August 7, 2005, Updated September 14, 2012

Herzliya Medical Center treats patients from all over the world seeking top medical care. As you walk through the corridors and clinics of the Herzliya Medical Center, it is a bit difficult to figure out what country you are in.

One is just as likely to see patients chattering with their families in Russian or Arabic and a stately African man in colorful ethnic garb or a uniformed United Nations soldier just might pass by.

This is because the Medical Center, which is a full-fledged private hospital located in central Israel just north of Tel Aviv, is an international mecca for those seeking quality private health care. A full one-third of its patients are Eastern Europeans, Africans, residents of neighboring countries like Greece and Cyprus or even citizens of Arab countries like Kuwait seeking top medical care. They join Israelis who choose private care, or whose publicly subsidized HMOs reimburse them for the Medical Center?s services.

Providing health care in no less than 12 languages, HMC is known as the “diplomatic hospital” of Israel since nearly every major embassy and consulate uses HMC as its primary address for health care.

But HMC does not just import patients from around the world – it exports its expertise.

In a conference room deep in the basement of the building, HMC CEO Dr. Aubrey Joffe points proudly to a wall covered with architectural plans. The designs carry the names of hospitals all over the world – from Russia to Greece to Turkey, to countries across the continent of Africa, all of which HMC has been hired to help design, with bids that compete with and beat major companies.

“When we opened our doors in 1982, we never dreamed we would become a full-fledged general hospital,” Joffe told ISRAEL21C. “And we certainly never imagined that we would be looked upon as a model for hospitals overseas.”

Indeed, it all began quite modestly. A group of investors decided to build a medical center modeled on those in their native South Africa, and locate it in the upscale beachside town of Herzliya – where doctors’offices would be located and supportive clinical services provided as well as surgical facilities for minor procedures.

At the time, it was an alien concept. While there were many Israeli doctors with private clinics which supplemented their work in public hospitals, HMOs and universities, these clinics were nearly always in their home or in the apartment of a relative.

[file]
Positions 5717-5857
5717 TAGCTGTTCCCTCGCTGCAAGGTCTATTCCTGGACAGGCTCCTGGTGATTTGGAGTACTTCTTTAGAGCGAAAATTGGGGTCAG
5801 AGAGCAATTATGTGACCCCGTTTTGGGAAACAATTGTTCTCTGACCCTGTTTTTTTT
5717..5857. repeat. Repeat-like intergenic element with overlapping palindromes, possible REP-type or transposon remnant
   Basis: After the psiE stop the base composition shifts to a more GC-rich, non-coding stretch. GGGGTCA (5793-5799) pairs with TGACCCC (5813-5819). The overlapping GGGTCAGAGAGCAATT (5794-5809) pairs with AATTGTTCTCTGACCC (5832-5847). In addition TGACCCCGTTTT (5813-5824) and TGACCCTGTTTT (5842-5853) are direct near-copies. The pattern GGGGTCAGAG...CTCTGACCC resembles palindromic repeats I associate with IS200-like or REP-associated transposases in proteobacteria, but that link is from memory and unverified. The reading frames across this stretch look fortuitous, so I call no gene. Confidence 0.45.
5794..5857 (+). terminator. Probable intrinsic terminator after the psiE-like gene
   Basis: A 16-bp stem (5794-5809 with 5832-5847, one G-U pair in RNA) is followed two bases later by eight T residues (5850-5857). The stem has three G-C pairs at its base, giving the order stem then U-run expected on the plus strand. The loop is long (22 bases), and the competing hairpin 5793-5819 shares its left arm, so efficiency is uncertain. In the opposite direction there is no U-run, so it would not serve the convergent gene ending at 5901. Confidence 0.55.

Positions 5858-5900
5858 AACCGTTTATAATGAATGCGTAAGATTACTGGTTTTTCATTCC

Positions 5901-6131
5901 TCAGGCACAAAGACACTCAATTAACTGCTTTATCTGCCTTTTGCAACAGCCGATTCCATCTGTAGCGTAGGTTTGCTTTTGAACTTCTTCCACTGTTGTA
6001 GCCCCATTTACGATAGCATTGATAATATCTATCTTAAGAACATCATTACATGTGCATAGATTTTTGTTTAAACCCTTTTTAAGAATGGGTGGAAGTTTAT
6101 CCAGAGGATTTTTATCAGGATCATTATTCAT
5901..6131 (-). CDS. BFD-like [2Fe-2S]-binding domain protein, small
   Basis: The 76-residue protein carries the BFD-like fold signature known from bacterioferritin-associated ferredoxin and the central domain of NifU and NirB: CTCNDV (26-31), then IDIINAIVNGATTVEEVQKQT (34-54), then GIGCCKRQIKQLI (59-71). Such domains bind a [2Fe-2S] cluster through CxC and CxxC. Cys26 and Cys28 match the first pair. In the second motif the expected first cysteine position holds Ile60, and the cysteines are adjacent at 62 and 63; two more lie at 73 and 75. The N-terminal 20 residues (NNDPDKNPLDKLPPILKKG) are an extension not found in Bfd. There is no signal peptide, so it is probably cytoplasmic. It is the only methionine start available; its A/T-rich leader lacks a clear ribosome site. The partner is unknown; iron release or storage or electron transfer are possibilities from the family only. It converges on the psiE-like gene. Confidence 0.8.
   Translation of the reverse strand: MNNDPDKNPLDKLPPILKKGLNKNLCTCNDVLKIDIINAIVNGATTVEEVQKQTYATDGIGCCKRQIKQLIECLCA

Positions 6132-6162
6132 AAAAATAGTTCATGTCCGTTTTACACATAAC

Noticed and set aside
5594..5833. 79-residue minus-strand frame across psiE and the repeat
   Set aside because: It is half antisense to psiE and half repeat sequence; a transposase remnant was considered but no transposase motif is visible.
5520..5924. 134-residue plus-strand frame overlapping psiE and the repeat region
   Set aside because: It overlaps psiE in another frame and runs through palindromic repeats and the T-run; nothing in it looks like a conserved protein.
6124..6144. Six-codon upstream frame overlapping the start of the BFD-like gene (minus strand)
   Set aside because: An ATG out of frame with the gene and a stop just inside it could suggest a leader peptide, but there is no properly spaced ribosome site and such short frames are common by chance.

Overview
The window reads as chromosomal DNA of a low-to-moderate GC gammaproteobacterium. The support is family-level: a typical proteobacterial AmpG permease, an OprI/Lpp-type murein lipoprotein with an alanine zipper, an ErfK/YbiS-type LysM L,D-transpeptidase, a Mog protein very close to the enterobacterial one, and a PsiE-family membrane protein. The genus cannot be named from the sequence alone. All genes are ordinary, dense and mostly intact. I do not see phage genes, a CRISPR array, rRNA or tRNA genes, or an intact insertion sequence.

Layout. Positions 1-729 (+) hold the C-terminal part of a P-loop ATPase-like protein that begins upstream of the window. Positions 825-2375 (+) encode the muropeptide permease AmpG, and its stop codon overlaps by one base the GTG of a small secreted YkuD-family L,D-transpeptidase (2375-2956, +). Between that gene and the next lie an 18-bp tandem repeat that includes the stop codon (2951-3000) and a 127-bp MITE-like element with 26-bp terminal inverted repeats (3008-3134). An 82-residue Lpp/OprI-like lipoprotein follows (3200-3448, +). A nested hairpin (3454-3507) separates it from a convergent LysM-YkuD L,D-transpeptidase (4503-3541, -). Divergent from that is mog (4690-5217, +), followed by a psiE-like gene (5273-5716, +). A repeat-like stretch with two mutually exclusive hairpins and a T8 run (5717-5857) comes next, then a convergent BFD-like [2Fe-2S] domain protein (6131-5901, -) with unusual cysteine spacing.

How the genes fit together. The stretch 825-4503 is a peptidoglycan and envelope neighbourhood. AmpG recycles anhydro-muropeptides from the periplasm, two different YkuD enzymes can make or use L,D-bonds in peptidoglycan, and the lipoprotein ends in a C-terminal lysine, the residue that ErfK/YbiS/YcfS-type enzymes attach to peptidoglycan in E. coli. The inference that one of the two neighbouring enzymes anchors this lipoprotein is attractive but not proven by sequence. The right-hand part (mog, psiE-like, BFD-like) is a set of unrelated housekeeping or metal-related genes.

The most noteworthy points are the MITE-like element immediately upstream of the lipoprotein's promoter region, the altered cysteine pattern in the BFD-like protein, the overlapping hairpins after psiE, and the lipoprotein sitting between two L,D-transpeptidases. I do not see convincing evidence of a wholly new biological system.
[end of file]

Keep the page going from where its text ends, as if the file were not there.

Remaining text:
“People said we were building a white elephant,” Joffe said.

But they forged ahead – assisted by a timely crackdown from income tax authorities on doctors who were hiding their private income from home clinics. This motivated many, including the country’s top practitioners to seek professional office space and affiliation with HMC.

Shortly after they opened, the new medical center was thrust into expanding its horizons as the result of a strike which shut down the operating rooms of the public hospitals.

“There were two babies in Tel Hashomer who needed open-heart surgery and would die without it,” Joffe recalls. “Their doctor worked with HMC and asked us to help them.”

“So we took an operating room that was set up for minor plastic and eye surgery and we converted it into a fully-equipped cardiac OR, and we also set up an intensive care unit.”

Not only were the babies saved, but a cardiac surgery unit was born, along with a vision for a private hospital which offered a far greater range of services than originally imagined. In 1991, the building underwent expansion and increased its number of operating rooms.

“With great modesty, we can say that we are very successful today. We run a profitable hospital – not an easy task and we are very proud and excited about it,” says Joffe.

Today, HMC offers comprehensive health care services ranging from diagnostics to treatments embracing a wide variety of investigative and surgical procedures, such as neurosurgery, cardiac angiography, open-heart surgery, kidney transplants, nuclear medicine, computer tomography, cytogenetics, IVF and other state-of-the-art procedures.

It is a primary address for most major medical insurers from overseas. HMC is the only medical organization outside of the USA to be fully accredited as a hospital provider by Empire Blue Cross-Blue Shield and it is also an official provider for many other insurance and assistance companies in Europe, North America and Asia.